2013-04-01

349

Full waveform elastic inversion in a space frequency domain formulation: a powerful geotechnical tool for superficial reconstruction  

NASA Astrophysics Data System (ADS)

The superficial weathered zone, few hundreds meters thick, presents high variable and complex near-surface structures. This leads to an energetic seismic ground roll and therefore hide information coming from deeper areas. Moreover near-surface anomalies may characterize potentially dangerous structures as cavities or their surrounding altered media. Therefore detecting heterogeneities in near-surface areas and quantifying their physical properties will be of great help for seismic imaging and for natural hazard assessment. Since heterogeneities are located in near-surface areas, both surface and body waves induce complex footprints in seismic data. The propagation of 2D P-SV is performed thanks to a frequency domain modeling. This frequency formulation takes into account attenuating behavior and efficiently takes benefit of multisource and multireceiver configurations. A new finite-difference stencil of second order using rotated derivatives axes (Saenger et al., 2000) simulates surface waves very precisely and remains stable nearby the free surface and/or rapidly-varying zones. It will be the forward problem kernel of our approach. We follow the matrix formalism of Pratt et al. (1998) and perform a linearized inversion in the least-square sense, since heterogeneities of reasonable amplitudes towards the surrounding medium are considered, leading us to resort to the Born approximation. We use the gradient method to perform the full waveform inversion for elastic waves. In this formulation we take only the Hessian diagonal part and use a parabolic approximation to find the stepping in the gradient direction. Our selected inversion takes into account kinematic and amplitude information for waves coming from various reflection angles at different offsets. This allows to recover local parameters as P wave and S wave velocities from dense seismic experiments. Applications to realistic synthetic configurations illustrate the potentiality of the method when both backward and forward scatterings are encountered. Influences of data sampling, data geometry and data redundancy are, of course, critical but the initial model is a very sensitive key input for successful convergence to the minimum of our misfit function, taking into account the complexity of waves interaction and propagation. From these illustrations, we highlight the importance of data introduction into the inversion tool in order to avoid non-global minimum. Saenger E. H., Gold N. & Shapiro S. A., 2000. Modeling the propagation of elastic waves using a modified finite-difference grid. Wave Motion, 31, 77-92. Pratt G., Shin C. & Hicks G.J., 1998. Gauss-Newton and full Newton methods in frequence space seismic waveform inversion. Geophys. J. Int., 133, 341-362.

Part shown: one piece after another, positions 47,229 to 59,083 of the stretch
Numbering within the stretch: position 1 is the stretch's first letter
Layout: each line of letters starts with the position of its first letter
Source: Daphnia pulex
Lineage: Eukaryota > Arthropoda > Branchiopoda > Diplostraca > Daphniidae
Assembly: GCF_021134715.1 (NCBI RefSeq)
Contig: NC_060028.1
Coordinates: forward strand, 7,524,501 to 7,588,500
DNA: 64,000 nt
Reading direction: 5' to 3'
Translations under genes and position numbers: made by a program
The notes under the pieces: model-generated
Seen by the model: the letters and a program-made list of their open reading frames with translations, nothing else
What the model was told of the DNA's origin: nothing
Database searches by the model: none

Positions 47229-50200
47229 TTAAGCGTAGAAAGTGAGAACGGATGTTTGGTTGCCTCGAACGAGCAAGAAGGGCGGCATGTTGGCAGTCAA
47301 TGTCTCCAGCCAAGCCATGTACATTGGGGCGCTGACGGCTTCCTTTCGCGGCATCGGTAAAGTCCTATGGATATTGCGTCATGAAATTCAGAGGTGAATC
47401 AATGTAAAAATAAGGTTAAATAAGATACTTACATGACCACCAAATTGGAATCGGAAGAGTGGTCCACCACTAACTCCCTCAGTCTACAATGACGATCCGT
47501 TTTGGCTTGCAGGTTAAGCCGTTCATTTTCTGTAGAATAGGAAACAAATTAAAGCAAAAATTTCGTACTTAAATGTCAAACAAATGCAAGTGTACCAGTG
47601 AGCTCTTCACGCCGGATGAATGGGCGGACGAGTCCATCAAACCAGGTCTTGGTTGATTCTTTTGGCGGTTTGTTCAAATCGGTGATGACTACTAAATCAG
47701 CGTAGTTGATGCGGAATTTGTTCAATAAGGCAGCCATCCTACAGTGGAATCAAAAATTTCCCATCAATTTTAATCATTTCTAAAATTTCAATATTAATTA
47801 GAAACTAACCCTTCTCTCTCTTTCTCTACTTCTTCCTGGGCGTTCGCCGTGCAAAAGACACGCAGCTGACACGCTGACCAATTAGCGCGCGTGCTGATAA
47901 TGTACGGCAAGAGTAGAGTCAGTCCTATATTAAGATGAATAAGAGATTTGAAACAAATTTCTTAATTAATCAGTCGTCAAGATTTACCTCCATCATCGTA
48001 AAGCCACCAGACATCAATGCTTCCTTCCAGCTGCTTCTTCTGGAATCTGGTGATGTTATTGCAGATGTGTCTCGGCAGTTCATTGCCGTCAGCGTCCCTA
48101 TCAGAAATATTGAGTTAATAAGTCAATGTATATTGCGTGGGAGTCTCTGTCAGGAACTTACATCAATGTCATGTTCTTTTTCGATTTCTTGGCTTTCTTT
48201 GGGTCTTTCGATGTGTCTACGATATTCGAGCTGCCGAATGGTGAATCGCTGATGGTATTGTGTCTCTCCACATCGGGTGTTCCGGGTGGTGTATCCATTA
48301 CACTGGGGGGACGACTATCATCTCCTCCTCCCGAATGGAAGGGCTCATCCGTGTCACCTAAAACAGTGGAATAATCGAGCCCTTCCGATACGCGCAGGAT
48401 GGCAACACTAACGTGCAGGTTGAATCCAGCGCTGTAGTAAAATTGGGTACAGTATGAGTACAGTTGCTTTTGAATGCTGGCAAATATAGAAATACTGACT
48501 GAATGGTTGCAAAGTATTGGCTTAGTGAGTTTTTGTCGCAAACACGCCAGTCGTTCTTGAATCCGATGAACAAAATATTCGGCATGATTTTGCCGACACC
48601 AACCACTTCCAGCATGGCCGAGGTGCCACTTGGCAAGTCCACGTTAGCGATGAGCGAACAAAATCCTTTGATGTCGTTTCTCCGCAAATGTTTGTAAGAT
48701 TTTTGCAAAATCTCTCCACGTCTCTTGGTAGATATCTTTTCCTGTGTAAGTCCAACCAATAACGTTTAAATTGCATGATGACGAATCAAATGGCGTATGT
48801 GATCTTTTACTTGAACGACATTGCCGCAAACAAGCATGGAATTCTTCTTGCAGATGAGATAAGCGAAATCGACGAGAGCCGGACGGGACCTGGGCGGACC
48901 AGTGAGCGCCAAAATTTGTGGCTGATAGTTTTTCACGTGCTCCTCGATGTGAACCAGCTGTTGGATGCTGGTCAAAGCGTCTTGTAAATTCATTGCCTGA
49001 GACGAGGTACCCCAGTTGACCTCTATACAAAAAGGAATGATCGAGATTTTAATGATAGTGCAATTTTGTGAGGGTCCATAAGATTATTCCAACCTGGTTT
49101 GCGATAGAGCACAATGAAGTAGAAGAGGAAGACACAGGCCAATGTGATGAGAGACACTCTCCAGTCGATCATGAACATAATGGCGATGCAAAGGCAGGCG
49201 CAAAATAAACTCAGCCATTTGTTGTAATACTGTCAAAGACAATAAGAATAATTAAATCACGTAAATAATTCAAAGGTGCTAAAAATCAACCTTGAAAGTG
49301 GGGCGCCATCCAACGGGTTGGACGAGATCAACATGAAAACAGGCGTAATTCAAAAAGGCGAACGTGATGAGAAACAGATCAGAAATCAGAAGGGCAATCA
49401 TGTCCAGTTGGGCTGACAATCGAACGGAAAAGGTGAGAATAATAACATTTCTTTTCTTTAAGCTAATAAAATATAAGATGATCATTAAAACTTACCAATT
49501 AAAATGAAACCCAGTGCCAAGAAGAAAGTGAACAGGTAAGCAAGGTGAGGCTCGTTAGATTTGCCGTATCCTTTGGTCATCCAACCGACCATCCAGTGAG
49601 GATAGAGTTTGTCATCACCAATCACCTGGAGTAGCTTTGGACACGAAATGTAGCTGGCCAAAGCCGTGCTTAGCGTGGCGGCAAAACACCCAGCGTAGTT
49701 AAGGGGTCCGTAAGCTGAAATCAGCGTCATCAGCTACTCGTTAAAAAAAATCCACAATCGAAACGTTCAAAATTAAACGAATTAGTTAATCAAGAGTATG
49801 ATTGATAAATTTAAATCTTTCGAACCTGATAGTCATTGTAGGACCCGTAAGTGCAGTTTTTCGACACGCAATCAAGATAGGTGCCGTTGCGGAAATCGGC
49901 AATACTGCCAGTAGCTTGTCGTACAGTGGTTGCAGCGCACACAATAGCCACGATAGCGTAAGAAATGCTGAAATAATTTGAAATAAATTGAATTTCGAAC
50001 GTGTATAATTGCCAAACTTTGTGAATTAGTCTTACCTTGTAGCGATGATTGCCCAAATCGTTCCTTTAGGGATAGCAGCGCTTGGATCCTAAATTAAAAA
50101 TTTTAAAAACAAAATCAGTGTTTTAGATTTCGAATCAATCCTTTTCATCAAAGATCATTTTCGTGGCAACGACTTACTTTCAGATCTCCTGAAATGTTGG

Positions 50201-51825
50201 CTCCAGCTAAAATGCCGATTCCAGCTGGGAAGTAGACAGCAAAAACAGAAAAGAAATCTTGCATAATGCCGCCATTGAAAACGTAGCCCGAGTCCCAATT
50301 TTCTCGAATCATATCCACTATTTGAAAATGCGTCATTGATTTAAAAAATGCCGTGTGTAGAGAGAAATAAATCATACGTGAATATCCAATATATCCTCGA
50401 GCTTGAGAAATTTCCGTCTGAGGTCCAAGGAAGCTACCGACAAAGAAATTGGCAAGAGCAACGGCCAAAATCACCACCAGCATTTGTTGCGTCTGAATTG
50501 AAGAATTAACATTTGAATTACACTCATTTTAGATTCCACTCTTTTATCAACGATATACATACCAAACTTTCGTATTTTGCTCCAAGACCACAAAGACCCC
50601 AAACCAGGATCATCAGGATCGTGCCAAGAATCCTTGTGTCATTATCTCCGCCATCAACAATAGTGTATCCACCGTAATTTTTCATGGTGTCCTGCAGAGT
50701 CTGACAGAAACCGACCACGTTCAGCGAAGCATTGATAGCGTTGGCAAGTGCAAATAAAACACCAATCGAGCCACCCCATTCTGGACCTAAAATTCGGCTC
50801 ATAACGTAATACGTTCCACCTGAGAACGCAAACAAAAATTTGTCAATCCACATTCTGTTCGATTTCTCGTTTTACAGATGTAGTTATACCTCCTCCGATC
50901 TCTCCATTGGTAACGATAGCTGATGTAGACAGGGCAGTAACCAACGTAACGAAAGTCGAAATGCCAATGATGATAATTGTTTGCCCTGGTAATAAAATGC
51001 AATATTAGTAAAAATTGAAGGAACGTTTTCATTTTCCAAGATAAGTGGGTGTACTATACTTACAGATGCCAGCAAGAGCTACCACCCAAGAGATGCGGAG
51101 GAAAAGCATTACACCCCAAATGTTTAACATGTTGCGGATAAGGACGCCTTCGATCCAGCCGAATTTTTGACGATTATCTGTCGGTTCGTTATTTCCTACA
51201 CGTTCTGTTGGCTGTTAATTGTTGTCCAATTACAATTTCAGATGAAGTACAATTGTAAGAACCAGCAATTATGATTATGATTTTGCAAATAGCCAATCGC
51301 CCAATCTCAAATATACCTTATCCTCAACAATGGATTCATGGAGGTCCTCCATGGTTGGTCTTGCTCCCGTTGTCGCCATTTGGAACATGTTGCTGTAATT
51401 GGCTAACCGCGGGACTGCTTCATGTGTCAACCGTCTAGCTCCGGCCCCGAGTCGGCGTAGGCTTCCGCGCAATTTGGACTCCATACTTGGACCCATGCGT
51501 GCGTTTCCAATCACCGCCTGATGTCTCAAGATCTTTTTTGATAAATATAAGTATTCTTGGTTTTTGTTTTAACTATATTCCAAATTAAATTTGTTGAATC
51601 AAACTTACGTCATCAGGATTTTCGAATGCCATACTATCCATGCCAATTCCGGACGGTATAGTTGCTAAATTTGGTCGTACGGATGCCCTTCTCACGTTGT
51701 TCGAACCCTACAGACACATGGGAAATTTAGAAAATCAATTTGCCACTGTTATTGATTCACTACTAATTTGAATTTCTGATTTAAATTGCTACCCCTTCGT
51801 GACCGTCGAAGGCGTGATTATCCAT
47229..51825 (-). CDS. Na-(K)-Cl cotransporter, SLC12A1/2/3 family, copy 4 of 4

Gelis, C.; Virieux, J.; Grandjean, G.; Leparoux, D.; Operto, S.

2004-12-01

350

2D Elastic Full Waveform Inversion in a space frequency domain formulation: application to near surface areas characterization  

NASA Astrophysics Data System (ADS)

The superficial weathered zone, few hundreds meters thick, presents highly variable and complex near-surface structures. Energetic seismic surface waves, often called ground roll, may hide information coming from deeper areas. Moreover near-surface anomalies (cavities, overthrusts) are quite important and, therefore, detecting heterogeneities in near-surface areas and quantifying their physical properties is still a challenge for seismic imaging. Since heterogeneities are located in near-surface areas, both surface and body waves induce complex footprints in seismic data. The propagation of 2D P-SV is performed in a frequency domain modeling. This frequency formulation takes into account attenuating behavior and efficiently takes benefit of multisource and multireceiver configurations. A new finite-difference stencil of second order using rotated derivatives axes (Saenger et al., 2000) simulates surface waves precisely and remains stable nearby the free surface and/or rapidly-varying zones. It will be the forward problem kernel of our approach. We follow the matrix formalism of Pratt et al. (1998) and perform a linearized inversion in the least-square sense, since heterogeneities of reasonable amplitudes towards the surrounding medium are considered. We use the gradient method to perform the full waveform inversion for elastic waves. In this formulation we take only the Hessian diagonal part and use a parabolic approximation to find the stepping in the gradient direction. To compute Fréchet derivatives, we resort to the Born and the Rytov approximations and evaluate their performances in transmission and reflection acquisitions geometries. We test as well the influence of the inverted parameters choice. Moreover we highlight the influence of data preconditioning that must be particularly efficient to deal with both body and surface waves. We apply this elastic full waveform inversion to near-surface data, containing strong surface waves and acquired just above a cavity that has to be characterized. We highlight the potentiality and limits of this method in this real example to reconstruct near surface areas and determine the cavity parameters and geometrical properties. Saenger E. H., Gold N. & Shapiro S. A., 2000. Modeling the propagation of elastic waves using a modified finite-difference grid. Wave Motion, 31, 77-92. Pratt G., Shin C. & Hicks G.J., 1998. Gauss-Newton and full Newton methods in frequence space seismic waveform inversion. Geophys. J. Int., 133, 341-362.